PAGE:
Talia sharing the map she is creating
with her partners.
Ben is researching ancient Egyptian architecture
Bailey and the early morning view from
Huxley and Alex take in the view of the sunset from atop the Pinnacle.
We had perfect weather and a full moon for our overnight trip to the Pinnacle. A special thanks to Ernie for making moon cakes for the class and sharing the stories of the woman and/or bunny in the moon. We ate moon cakes under the full moon to celebrate the Chinese Autumn Moon festival.
Finally, thank you to the families that transported students for our Pinnacle Trip. Thank you also to Anna Berry and Ben James for spending the night with us. Enjoy the weekend!
Between 1851 and 1858, Henry David Thoreau spent a part of every day walking and observing the natural phenomena of his native Concord, Massachusetts. The extensive notations in his journals included the life cycles of over 300 plant species and notated the first arrivals of the many migrating birds. Today these observations are invaluable to scientists tracking the timing of the same plants and animals and how climate change is altering these patterns. We, too, are entering the realm of phenology and have decided to create our own almanac that will continue with successive middle school classes. We plan to take daily observations noting the temperature, air pressure, and overall weather, as well as the visual phenomena of leaf budding, color changing, and falling, ice in and out of the pond and any and every thing else that strikes us on any given day. To do this we need some equipment and are wondering if you have any of the following not being used in your household that you would be willing to donate to our efforts:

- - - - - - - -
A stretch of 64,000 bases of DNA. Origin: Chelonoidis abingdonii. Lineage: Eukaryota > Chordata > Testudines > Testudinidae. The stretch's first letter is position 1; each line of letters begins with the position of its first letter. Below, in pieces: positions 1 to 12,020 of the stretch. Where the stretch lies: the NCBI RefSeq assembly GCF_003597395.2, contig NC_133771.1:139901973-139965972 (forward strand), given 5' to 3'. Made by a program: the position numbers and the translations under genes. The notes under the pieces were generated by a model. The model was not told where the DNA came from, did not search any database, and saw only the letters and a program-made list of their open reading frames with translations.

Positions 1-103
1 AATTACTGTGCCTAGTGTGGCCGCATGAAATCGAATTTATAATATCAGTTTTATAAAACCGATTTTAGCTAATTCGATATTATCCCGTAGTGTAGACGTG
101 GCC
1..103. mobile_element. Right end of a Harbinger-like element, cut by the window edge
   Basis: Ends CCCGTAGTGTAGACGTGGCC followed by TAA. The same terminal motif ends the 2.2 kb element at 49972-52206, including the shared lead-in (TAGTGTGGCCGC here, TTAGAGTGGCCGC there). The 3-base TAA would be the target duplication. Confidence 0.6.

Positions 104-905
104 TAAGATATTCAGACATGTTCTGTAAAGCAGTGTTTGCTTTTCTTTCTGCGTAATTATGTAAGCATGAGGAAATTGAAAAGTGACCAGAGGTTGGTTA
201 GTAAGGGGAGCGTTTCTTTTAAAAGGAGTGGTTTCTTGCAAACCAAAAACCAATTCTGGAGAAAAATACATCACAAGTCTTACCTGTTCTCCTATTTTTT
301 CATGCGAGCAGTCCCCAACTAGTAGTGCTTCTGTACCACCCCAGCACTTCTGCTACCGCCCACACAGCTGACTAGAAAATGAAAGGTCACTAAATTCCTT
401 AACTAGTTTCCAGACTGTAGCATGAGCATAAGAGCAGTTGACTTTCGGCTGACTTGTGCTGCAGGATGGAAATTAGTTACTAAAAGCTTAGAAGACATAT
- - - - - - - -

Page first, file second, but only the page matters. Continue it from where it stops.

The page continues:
1) Minimum/maximum thermometer
2) Any outdoor thermometer
4) Humidity sensor (psychrometer or hygrometer)
5) Hand clippers
We are also looking for a PC laptop computer that has perhaps been relegated to a closet for an entirely different purpose. For those of you who could attend the recent Orientation Night, we spoke about the increasing student responsibilities in our entrepreneurial enterprises. To that end it has been suggested we use the Quick Books program, which we currently own. It is the PC laptop that we don't. We now have student managers and assistant managers who have begun the process of building business plans and you will soon be hearing from these young entrepreneurs. Many thanks if you have an older laptop that you can send our way.
As you probably know, we recently completed the wonderful book, The Man Who Planted Trees by Jean Giono. In the spirit of reviving our own forest, Martin Webster, a local tree expert and landscape artist, donated and helped plant two blight resistant American chestnut trees behind the middle school. At one time American chestnuts accounted for about a quarter of our local forests and were an important part of the forest ecosystem. A blight introduced in the early 20th century eventually devastated this beautiful and useful tree. We are helping to turn that around. They are beautiful young trees and emanate hope.
We had glorious days in the woods this week with extended periods of time dedicated to students visiting their plots, finding a sunny spot, settling in and writing and painting their observations. Here are two excerpts from this week:
"I am in the middle of my plot today; it is where the sun is. It is very cold and the wind is not on my side, although the sun makes me warm and makes me forget where I am. The leaves are already turning brown, and every time I look up, they look like green jelly fish, spotted with brown and swimming for the sun's rays. It is amazing how many shades of green there are.... An ant, a little thicker than a string of my air, has crawled onto my watercolor pallet. He seems to be saying, "what is this new creature that is beneath my many legs?"
~ Lexi Larsen
"The leaves layer the ground like records of each year. The stones split into separate stories. I hear the birds having a conversation, a low inquiry to a cackling response, then silence. All that can be heard is the rushing sound of the trees waiting to listen."
~ Archer Parks
Have a lovely weekend.